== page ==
The Rode SmartLav+ has a TRRS plug compatible with the headphone jack of most smartphones. Coupled with the Rode Rec App, I’ll use it to record most of my narration. In order to be able to monitor whether the mic is actually working, I needed another Rode product, the SC6 adapter, to allow simultaneous use of the lavalier and headphones. Unfortunately I had to return my first SmartLav+ because my iPhone would not recognize it. The replacement seems to work fine, even with my iPhone 4S.
Takstar SGC-598
I’m embarrassed to say how incredibly cheap the Takstar SGC-598 shotgun mic was, but the audio quality is decent enough for interviewing people I meet on the canals. I wish the shock isolation rubber bands were not as rigid; the mic picks up sounds like turning the zoom lens.
Tascam TH-02
The Tascam TH-02 headphones came as a pleasant surprise as part of the DR-05 bundle. They’re closed headphones—they block outside noise. They’re not the greatest quality, but they’re decent enough for my purposes.
Camera rigs are often attached to smaller cameras to allow access to features found on more expensive cameras. For instance, you can add focus tracking features on lenses similar to what you’d find on a studio camera. For Sony α6000 users, however, the SmallRig camera rig is often used to get around the overheating issue with the camera. It is a very small camera that shoots professional video with a pretty large battery and so it’s not surprising that heat builds up pretty quickly. The aluminum camera rig acts as a large heat sink. Another advantage of the rig for me is that I can attach additional cold shoe mounts, since I need to attach both the Tascam DR-05 and the Takstar shotgun mic.

I’ve also made some nice pistol grips that attach to the rig. One of the drawbacks to such a small camera is that it’s a little difficult to hold steady and the pistol grips allow for a wider grip.

Zomei 668C
I already have a nice Bogen tripod, but it’s far too heavy and large to bring on the trip, so I bought the Zomei 668C carbon-fiber tripod. It only weighs 3.4 pounds, folds down to about 19 inches long and one of the legs can be used as a monopod. I will put it, the GorillaPod knockoff, the Osmo selfie stick and the Osmo tripod base in the bag that came with the Zomei tripod. I’ll also stuff a dual flash bracket mount in the bag. The dual mount lets me mount two cameras to the tripod—perfect for a two-camera interview shoot.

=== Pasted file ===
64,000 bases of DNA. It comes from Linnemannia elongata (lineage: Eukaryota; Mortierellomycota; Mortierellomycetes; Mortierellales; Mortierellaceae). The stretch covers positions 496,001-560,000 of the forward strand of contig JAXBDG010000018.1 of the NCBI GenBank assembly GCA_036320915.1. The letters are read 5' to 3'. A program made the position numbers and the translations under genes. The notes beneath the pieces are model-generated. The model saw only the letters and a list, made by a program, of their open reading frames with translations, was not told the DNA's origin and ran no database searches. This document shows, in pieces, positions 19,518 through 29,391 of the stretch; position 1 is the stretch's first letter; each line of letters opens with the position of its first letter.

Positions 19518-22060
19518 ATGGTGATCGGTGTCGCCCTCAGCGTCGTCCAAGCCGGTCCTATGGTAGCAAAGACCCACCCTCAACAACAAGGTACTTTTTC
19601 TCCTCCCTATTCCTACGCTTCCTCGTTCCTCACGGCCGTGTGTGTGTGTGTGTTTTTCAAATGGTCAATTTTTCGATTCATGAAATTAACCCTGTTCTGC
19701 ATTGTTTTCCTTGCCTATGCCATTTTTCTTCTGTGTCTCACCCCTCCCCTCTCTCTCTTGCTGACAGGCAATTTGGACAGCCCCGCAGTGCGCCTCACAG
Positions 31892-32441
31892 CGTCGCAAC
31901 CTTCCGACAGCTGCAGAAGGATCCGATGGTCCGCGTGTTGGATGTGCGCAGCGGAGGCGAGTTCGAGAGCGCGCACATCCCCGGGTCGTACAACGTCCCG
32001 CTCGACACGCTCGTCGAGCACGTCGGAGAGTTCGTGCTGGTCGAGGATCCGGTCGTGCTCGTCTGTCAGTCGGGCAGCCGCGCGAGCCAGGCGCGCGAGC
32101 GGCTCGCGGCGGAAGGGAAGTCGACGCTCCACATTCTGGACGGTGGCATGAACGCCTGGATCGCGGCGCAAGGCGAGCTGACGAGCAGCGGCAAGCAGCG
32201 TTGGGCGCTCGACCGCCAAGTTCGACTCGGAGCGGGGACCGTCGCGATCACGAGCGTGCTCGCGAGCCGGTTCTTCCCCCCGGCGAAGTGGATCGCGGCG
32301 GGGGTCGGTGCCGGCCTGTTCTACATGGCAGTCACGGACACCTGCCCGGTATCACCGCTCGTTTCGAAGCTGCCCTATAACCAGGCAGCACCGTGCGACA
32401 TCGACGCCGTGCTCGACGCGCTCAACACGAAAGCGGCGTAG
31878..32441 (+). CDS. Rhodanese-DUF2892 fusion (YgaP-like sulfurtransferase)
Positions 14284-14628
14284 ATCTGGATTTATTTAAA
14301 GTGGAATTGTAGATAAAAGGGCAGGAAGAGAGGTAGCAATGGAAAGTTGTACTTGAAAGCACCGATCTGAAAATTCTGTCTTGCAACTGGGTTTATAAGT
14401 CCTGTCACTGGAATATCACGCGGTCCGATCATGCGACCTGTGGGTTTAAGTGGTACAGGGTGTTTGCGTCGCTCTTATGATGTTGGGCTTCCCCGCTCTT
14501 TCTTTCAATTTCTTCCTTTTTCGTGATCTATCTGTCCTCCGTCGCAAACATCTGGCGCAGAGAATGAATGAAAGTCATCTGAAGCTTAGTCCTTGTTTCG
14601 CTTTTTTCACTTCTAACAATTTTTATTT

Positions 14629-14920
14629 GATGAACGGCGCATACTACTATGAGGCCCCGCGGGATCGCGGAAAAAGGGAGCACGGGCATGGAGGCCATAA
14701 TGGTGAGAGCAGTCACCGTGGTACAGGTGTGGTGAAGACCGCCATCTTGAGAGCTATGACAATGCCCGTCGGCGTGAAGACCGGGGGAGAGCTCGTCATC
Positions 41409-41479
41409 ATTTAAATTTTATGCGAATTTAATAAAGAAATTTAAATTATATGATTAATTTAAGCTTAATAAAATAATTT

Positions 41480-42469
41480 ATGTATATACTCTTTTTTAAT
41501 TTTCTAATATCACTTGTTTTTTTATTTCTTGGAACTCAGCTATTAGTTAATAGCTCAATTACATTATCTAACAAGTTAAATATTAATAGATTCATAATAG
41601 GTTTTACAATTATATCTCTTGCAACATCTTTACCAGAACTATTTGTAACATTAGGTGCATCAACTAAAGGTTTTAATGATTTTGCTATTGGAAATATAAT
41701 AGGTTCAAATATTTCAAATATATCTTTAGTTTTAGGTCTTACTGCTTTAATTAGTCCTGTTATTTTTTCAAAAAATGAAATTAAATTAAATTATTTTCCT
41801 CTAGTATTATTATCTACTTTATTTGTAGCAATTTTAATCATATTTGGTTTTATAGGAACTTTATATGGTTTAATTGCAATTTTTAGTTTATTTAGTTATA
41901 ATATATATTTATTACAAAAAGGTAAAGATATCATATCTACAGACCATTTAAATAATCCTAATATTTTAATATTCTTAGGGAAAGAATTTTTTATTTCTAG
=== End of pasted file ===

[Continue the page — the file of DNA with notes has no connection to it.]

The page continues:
Ortlieb Back-Roller Classic panniers
The Ortlieb Back-Roller Classic panniers are saddlebags that will attach to the rear rack of the bike I’ll be renting from On Your Bike in Birmingham. Together they hold 40L, or about 1.4 cubic feet, comparable to a single international carry-on bag. One bag will contain all my clothing and toiletries, the other will contain some clothing and the black camera bag shown at the bottom of the above picture. These are German-made bags and supposedly waterproof. They’re basically dry bags like you might use on a river rafting trip, but with catches that secure to a bike rack.

The bag with the camera equipment will be my carry on luggage.

MountainSmith Lumbar Tour pack
The MountainSmith Lumbar Tour pack will carry the Sony α6000; the DJI Osmo in it’s carrying case; my iPad and iPhone; identification and credit cards; and basic toiletries. Not shown (because I haven’t bought them yet) are the “strapettes” that turn the lumbar pack into a mini-backpack and the raincover. I really love this pack with it’s hideaway waist belt and shoulder strap.
Generic black camera bag
This generic camera bag (actually sold by Focus Camera, which provided my Sony α6000 bundle) will hold my 55-200mm zoom lens, all the extra camera batteries and chargers, extension cords, Tascam DR-05 and shotgun mic. It goes in one of the panniers.
REI Roadtripper Duffel Bag
The REI Roadtripper Duffel Bag will hold the pannier with my clothing and the tripod bag. It will be my checked bag.